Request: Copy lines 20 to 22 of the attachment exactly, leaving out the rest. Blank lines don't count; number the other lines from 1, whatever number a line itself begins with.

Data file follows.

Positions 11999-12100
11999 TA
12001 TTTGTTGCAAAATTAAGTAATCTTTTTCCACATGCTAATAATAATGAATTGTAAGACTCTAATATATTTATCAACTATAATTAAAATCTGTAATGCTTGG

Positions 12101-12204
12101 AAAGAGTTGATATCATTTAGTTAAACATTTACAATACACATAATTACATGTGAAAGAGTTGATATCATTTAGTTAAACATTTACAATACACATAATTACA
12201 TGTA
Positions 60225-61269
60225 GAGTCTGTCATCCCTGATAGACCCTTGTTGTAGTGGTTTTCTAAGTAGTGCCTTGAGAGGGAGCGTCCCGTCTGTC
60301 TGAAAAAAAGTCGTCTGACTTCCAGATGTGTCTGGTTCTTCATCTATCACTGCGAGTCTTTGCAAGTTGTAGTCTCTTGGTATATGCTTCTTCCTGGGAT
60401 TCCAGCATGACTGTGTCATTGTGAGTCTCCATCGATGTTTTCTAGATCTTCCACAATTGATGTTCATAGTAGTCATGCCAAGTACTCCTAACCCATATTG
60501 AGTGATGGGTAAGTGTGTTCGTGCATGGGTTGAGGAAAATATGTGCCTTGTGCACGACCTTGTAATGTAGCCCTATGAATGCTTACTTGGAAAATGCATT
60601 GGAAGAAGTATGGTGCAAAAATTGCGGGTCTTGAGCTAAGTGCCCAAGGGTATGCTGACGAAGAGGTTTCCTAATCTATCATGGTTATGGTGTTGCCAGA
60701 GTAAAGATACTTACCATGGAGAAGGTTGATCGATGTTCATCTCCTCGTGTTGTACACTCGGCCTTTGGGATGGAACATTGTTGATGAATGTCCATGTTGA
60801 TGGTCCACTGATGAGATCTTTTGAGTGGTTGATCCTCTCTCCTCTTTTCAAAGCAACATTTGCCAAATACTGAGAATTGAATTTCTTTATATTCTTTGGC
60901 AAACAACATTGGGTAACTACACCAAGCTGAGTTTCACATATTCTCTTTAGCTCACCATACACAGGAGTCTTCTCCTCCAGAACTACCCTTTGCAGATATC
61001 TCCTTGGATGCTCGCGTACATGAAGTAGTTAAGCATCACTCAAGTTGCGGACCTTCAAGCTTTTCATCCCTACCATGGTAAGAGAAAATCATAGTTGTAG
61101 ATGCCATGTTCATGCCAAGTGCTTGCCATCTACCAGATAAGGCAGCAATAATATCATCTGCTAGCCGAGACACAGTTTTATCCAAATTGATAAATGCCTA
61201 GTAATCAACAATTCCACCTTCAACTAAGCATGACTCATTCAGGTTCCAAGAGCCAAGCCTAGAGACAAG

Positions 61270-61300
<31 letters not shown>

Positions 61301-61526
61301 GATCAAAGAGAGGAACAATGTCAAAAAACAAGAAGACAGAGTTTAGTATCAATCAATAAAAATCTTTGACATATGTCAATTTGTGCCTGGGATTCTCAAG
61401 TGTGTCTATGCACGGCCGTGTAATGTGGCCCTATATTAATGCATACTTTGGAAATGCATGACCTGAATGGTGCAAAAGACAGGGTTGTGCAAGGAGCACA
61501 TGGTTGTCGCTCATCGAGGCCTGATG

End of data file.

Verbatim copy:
<31 letters not shown>

Positions 61301-61526
61301 GATCAAAGAGAGGAACAATGTCAAAAAACAAGAAGACAGAGTTTAGTATCAATCAATAAAAATCTTTGACATATGTCAATTTGTGCCTGGGATTCTCAAG